applying the public policies that inhere in their own state’s laws. To determine what law governs
the Policies, this court must apply Tennessee’s choice-of-law rules, which follow the law of lex
loci contractus in contract disputes. See Vantage Tech v. Cross, 17 S.W. 3d 637, 650 (Tenn. Ct.
App. 1999). Insurance contracts are “governed by the same rules of construction used to
interpret other contracts.” Travelers Indem. Co. of Am. v. Moore & Assocs., Inc., 216 S.W.3d
302, 305 (Tenn. 2007). Under lex loci contractus, “a contract is presumed to be governed by the
law of the jurisdiction in which it was executed absent a contrary intent.” Vantage Tech, 17
S.W. 3d at 637 (citing Ohio Cas. Ins. Co. v. Travelers Indem. Co., 493 S.W.2d 465, 467
(Tenn.1973)). Contrary intent is shown when:
the contract is to be performed in another state and the parties
envision performance in accordance with that state's laws. The
primary consideration to be made in determining whether the
exception applies is whether the contract was made “in good faith
with reference to the law of some other state,” or “with [a] view
to” the other state. The intent of the parties in this regard is to be
“gathered from the terms of the instruments and all of the attending
In re Estate of Davis, 184 S.W.3d 231, 234–35 (Tenn. Ct. App. 2004) (internal citations
omitted). This approach is consistent with the Restatement, which offers the following guidance
for insurance cases:
The validity of a contract of fire, surety or casualty insurance and
the rights created thereby are determined by the local law of the
state which the parties understood was to be the principal location
of the insured risk during the term of the policy, unless with
respect to the particular issue, some other state has a more
significant relationship ... to the transaction and the parties, in
which event the local law of the other state will be applied.
Restatement (Second) of Conflicts of Law § 193.
The record in this case demonstrates a clear understanding by the parties that the
principal location of the insured risk was Tennessee. The named insured on the Policies is
Orten’s business, which was located in Tennessee. The declarations page includes the Tennessee
address of Orten’s business. The only addresses listed in the schedule of locations in the Policies
are Tennessee addresses. The proof of insurance cards issued for the vehicle Orten was driving
in the July 4, 2015 crash list a Tennessee address for the automobile insurance policy. Tennessee
Uninsured Motorist Coverage was provided for the vehicle under the Policies. The vehicle itself
was registered in Tennessee. Taken together, the circumstances of the contractual arrangement
between Cincinnati and Orten’s business evince a “view to” Tennessee. The court thus finds that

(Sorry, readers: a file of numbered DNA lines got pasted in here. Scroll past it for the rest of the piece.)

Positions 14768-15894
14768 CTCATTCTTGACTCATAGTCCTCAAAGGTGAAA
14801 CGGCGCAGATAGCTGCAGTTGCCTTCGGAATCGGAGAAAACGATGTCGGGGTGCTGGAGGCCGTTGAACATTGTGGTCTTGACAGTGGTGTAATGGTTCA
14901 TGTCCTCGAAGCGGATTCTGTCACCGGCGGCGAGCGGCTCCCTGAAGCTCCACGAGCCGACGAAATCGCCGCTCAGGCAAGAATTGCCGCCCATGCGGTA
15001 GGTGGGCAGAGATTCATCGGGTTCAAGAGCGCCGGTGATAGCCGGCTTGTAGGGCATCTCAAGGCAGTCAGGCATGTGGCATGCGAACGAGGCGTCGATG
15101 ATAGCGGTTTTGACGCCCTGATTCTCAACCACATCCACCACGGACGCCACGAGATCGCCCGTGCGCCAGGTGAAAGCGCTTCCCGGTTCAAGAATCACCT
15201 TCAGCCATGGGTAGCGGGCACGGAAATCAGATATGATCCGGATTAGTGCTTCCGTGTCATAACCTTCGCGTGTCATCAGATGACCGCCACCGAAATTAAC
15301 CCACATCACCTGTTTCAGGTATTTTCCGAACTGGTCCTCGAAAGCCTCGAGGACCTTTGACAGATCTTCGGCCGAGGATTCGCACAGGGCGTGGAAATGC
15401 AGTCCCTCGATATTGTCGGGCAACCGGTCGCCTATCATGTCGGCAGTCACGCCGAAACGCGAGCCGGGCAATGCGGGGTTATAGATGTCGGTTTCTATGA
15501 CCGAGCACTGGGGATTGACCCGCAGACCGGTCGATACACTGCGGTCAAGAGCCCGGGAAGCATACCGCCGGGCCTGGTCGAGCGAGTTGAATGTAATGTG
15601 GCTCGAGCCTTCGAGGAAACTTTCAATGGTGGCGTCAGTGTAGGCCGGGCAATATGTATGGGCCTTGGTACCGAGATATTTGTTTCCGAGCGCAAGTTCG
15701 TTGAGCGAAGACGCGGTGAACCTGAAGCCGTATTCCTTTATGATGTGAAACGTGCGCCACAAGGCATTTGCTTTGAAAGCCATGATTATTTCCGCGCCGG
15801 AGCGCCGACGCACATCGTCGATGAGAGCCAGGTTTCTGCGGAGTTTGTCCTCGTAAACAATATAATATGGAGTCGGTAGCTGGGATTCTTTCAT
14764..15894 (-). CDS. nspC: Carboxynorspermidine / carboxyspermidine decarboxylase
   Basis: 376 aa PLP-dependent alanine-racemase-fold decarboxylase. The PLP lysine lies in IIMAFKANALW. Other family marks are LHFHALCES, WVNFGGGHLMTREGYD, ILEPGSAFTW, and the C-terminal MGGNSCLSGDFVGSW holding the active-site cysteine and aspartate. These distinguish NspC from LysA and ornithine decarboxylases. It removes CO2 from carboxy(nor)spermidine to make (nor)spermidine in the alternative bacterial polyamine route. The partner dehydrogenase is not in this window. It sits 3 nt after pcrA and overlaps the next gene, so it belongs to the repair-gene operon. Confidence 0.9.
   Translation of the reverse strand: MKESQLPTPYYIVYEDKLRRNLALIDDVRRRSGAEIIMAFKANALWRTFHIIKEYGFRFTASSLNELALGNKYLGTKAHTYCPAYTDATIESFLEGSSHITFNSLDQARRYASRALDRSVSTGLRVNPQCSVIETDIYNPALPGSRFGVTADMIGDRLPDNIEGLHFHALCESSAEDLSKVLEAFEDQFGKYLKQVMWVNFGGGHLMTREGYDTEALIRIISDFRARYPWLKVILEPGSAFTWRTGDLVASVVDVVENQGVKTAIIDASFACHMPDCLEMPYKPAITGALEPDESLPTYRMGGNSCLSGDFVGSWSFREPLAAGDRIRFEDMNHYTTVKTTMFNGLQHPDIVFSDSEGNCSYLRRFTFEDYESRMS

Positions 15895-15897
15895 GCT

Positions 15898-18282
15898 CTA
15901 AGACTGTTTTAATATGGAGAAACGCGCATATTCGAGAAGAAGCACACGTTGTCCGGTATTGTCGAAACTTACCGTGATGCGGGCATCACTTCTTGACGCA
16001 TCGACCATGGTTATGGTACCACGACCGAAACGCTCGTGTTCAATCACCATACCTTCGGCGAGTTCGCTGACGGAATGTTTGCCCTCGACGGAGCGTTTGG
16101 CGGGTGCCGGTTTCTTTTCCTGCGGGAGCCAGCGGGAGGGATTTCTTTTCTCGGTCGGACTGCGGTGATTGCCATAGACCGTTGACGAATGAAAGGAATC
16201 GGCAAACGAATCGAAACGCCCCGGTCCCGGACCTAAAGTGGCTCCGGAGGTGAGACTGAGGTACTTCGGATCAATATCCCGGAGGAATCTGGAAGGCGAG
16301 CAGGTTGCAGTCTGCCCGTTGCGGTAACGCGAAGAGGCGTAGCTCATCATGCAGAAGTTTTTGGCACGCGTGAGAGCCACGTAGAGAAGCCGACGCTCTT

Tennessee law governs the contract. Because the Kentucky state court does not have an interest
in identifying and applying the public policies of Tennessee law, the third sub-factor favors
exercise of jurisdiction. As a result, all three sub-factors, and consequently the fourth Grand
Trunk factor, support exercising jurisdiction.
E. Is there an alternative remedy which is better or more effective?
The Sixth Circuit rejects an overarching approach to the fifth Grand Trunk factor.
“[R]ather than applying a general rule, [ ] inquiry on this factor must be fact specific, involving
consideration of the whole package of options available to the federal declaratory plaintiff.”
Scottsdale, 513 F.3d at 562. A district court should “deny declaratory relief if an alternative
remedy is better or more effective.” Grand Trunk v. W. R.R. Co. v. Consol. Rail Corp., 746 F.2d
323, 326 (6th Cir. 1984).
The court sees no alternative remedy that is better or more effective. The Kentucky court
is not better situated than this court to resolve questions of Tennessee state law. And, as noted
previously, there are concerns that Cincinnati could be dragged along for a long and expensive
ride before the issue of its coverage obligations is determined in the state court litigation. The
Sixth Circuit has acknowledged similar concerns in past cases: “[W]e are not convinced that an
action for indemnity, instituted only after the insurance company has provided a defense which it
may not have been obligated to render, is in every case a ‘superior remedy.’” Green, 825 F.3d at
1067. Because Cincinnati has no superior options to this action, the court finds that the fifth
Grand Trunk factor supports an exercise of jurisdiction.
F. Balancing the factors
The Sixth Circuit has “never indicated how these Grand Trunk factors should be
balanced.” Scottsdale, 513 F.3d at 563. Nonetheless, it is evident that the balance in this case
tilts toward an exercise of jurisdiction. Having found that the four factors relevant to this dispute
all favor exercising jurisdiction, the court concludes that federal adjudication of Cincinnati’s
declaratory judgment action is appropriate.
For the foregoing reasons, the defendants’ Motion is DENIED.
It is so ORDERED.
Enter this 30th day of October 2017.
ALETA A. TRAUGER
United States District Judge